I didn’t know that at all. Thanks for sharing that information. It explains everything! And the other thing it explains–the BSO concert I heard was absolutely stunning, but I noticed that no one in the orchestra acknowledged the conductor as typically happens when, say, Bernard Haitink is on the podium. They sat there absolutely still. I couldn’t make sense of it, because their actions were in complete contrast to the performance. I suspected they didn’t like Fischer for some reason, but now I know why.

        From a sample size of 1 concert, it seems to me like Fischer is a world-class talent, and certainly his concert was far better than we hear from many guest conductors in Boston, some of whom are regulars. It’s a shame, because I would love to hear another Thierry Fischer concert in Boston.

        • Teary Fisher says:

          Also Fischer did a Nielsen cycle with Utah symphony the same season that he conducted with BSO so it’d make sense that it sounded good as he’s already spent a good amount of time on the music. Personally, not a fan as I find his conducting/interpretation to be rather boring and superficial. The audience/board in Utah likes him so I guess that’s what matters.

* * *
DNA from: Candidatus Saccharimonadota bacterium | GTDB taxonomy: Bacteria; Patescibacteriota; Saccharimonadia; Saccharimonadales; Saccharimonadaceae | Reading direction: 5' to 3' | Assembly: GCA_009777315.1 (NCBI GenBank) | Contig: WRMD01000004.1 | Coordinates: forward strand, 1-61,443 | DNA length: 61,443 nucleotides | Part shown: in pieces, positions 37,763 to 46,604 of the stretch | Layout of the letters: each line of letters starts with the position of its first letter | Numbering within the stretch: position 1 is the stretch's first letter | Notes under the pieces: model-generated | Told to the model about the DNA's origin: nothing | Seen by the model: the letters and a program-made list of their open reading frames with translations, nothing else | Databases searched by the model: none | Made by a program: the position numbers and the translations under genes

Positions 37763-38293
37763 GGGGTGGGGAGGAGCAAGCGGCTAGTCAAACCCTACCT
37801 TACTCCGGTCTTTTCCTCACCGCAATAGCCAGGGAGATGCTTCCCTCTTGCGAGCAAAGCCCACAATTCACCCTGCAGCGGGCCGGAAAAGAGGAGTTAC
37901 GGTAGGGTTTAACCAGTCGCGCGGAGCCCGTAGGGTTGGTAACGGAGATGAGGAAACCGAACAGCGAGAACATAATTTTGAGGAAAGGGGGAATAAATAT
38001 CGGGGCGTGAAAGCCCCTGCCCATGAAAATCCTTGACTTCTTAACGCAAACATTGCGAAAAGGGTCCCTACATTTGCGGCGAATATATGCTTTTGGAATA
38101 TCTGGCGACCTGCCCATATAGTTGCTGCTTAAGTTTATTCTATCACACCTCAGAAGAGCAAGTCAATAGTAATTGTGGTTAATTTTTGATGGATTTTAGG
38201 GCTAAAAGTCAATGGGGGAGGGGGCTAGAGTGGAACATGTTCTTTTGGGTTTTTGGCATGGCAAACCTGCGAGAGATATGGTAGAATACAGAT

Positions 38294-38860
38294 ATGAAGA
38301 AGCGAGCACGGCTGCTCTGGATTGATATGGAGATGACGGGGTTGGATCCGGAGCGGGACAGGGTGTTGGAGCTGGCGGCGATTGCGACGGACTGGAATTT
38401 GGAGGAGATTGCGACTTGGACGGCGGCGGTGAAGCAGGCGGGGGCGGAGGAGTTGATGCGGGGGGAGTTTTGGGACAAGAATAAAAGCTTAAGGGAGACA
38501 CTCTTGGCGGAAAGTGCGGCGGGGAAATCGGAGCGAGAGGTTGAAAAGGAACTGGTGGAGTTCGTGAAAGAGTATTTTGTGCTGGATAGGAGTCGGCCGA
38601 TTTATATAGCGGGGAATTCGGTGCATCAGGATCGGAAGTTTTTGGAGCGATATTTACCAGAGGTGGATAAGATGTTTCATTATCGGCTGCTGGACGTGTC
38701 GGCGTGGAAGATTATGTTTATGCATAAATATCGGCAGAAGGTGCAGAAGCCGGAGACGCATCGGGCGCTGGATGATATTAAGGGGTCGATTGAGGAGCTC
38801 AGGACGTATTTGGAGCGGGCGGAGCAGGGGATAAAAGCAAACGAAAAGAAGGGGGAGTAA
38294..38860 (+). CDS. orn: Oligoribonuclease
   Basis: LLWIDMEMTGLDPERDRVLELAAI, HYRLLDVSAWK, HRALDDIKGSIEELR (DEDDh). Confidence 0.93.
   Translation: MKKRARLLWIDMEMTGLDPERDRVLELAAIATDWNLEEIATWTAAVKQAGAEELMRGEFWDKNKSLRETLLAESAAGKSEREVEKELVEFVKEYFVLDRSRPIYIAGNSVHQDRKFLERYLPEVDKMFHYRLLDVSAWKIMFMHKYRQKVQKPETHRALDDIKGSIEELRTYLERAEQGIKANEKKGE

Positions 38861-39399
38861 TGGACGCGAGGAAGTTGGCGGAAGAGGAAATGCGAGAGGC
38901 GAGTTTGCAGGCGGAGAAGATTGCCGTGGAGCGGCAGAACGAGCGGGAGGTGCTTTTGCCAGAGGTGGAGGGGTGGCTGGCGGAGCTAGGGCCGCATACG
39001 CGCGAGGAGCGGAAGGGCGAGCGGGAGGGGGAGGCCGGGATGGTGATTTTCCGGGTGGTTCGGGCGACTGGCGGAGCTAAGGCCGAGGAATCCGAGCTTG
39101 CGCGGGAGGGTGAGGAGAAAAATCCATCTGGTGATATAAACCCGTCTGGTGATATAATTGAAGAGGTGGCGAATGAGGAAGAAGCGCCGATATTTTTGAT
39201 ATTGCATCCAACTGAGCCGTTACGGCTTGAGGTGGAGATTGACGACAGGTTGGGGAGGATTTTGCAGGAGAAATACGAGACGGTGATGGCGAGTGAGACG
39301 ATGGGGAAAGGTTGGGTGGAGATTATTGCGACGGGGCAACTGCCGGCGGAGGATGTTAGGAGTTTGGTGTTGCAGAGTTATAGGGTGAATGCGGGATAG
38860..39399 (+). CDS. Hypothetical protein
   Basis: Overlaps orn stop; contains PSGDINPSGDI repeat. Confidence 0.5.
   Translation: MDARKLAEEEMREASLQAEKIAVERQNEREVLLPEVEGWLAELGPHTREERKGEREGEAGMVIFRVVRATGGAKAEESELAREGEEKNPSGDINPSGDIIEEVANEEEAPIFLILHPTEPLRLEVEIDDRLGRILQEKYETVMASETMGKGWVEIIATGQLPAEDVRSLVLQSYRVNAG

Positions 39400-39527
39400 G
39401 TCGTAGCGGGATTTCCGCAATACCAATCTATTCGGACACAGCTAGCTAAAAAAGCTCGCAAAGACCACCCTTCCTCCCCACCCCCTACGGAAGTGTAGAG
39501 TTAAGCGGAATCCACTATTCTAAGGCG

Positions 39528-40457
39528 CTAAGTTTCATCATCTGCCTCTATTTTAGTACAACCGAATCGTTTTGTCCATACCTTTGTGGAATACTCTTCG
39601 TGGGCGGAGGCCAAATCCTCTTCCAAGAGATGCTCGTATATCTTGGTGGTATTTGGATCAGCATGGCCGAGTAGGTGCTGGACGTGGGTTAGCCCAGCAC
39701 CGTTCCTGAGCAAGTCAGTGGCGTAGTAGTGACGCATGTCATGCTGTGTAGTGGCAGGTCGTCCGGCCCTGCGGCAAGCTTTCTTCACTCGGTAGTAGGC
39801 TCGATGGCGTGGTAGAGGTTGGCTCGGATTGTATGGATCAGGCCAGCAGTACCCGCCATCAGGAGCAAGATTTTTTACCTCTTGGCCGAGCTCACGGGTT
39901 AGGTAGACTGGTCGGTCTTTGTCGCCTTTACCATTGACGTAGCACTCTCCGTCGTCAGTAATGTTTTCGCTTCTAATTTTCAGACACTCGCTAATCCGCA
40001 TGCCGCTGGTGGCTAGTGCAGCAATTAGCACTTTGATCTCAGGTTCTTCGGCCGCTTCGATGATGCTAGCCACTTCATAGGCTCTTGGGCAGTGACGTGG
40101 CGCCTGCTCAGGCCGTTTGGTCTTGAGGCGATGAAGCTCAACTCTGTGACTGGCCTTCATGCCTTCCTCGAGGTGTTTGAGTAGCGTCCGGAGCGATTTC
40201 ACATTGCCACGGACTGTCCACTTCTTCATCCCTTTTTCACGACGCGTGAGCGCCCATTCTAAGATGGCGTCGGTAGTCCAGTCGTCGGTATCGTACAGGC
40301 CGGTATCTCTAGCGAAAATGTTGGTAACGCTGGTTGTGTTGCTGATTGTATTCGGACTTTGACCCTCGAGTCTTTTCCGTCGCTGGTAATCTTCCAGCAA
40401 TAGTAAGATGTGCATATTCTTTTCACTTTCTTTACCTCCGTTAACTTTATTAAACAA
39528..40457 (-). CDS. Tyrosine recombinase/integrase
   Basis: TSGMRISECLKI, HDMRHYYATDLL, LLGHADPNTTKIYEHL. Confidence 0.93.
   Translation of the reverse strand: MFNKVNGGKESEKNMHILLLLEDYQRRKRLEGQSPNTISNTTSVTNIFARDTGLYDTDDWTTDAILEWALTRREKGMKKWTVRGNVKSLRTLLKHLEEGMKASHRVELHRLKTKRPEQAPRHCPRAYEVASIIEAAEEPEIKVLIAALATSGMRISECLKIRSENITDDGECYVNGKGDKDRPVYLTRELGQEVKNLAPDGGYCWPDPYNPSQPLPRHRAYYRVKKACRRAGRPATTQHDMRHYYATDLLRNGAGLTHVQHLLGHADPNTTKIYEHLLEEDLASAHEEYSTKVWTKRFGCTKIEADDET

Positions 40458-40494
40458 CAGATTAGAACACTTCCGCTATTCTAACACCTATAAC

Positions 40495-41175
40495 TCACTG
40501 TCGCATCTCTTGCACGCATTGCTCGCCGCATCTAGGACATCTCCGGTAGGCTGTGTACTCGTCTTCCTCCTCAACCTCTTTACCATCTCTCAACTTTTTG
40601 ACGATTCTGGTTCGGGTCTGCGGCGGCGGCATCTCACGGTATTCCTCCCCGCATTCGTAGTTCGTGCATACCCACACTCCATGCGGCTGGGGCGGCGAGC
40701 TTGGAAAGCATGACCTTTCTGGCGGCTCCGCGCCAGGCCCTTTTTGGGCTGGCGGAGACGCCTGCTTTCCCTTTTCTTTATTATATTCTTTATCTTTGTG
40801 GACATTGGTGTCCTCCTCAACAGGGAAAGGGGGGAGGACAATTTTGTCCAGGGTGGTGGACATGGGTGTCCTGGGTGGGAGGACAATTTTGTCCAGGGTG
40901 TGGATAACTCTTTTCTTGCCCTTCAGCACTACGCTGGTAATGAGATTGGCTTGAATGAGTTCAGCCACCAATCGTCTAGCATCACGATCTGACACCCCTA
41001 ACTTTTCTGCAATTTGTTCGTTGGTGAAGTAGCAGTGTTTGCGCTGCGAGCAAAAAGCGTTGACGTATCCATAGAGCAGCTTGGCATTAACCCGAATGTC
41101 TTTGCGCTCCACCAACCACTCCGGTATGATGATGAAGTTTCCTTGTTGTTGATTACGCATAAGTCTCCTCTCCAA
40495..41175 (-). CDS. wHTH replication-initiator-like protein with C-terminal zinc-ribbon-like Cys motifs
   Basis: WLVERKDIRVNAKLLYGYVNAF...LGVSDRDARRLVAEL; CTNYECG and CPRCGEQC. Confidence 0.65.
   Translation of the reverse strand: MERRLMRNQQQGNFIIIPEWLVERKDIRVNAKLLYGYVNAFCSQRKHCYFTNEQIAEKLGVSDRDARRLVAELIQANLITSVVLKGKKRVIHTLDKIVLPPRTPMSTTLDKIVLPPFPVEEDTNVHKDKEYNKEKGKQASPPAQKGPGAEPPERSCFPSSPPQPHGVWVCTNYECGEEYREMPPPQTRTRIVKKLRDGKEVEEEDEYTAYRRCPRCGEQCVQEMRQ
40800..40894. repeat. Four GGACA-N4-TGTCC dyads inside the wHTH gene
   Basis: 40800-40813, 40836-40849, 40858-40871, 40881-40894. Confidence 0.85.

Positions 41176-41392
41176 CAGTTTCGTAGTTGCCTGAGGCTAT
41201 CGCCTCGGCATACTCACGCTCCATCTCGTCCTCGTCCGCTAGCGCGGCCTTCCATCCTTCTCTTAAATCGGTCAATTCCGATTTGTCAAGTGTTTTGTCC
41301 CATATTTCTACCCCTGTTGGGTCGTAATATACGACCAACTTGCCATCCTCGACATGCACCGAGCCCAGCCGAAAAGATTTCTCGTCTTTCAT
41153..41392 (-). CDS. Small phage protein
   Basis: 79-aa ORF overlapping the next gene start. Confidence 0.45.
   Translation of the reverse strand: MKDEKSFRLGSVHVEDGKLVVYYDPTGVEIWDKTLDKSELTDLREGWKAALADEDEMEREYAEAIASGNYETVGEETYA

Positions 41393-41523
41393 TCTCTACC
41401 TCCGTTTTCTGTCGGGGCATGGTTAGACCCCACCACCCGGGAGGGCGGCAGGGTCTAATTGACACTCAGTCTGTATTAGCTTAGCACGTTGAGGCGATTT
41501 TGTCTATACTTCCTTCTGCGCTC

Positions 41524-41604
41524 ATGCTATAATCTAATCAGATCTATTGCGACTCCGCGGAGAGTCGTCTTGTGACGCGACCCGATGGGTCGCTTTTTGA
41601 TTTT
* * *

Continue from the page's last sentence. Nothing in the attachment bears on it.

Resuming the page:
• Herr Doktor says:

            For what it’s worth, there was nothing boring or superficial about the performance of Brahms’ 1st piano concerto. Rudolf Buchbinder was fully “on” that evening, and gave the best live performance these ears have ever heard of about 5-6. Fischer and the BSO matched him measure for measure. It was truly a great performance.

            Maybe I’d feel differently about Fischer after hearing him conduct different works over an extended period of time, not just Brahms and Nielsen. But based on a sample of n=1 in terms of concerts, he’s the real deal.

    • The Voice from America says:

      I haven’t heard much positive about this conductor — either artistically or on the “HR front.” Speaking personally, the few recordings of Fischer that I’ve heard haven’t left much of an impression, either.

  • Gregory Walz says:

    Unfortunately, the Royal Philharmonic Orchestra appears to have only released one commercial recording recently: Grzegorz Nowak leading the orchestra in some works of Karłowicz.

    Have you been able to attend a live concert with Thierry Fischer as conductor? Perhaps not.

    Since I reside in Salt Lake City, Utah, I have attended the vast majority of the Utah Symphony concerts he (and all guest conductors) have led in Abravanel Hall since his debut in 2007 with Symphonie fantastique. While I do not have all of his commercially released recordings — yet — I would argue that he is a superb conductor live and on record, and consistently obtains excellent playing from the orchestras that he has conducted. Unlike many of today’s conductors, he has actually played in several excellent top-tier professional orchestras for many years before he began conducting. That in itself is of course no guarantee of the makings of an excellent conductor, but it is exceedingly helpful. And, of course, no one conductor, orchestra, or musician can be all things to all people at all times, and especially avid concertgoers, critics, and other musicians.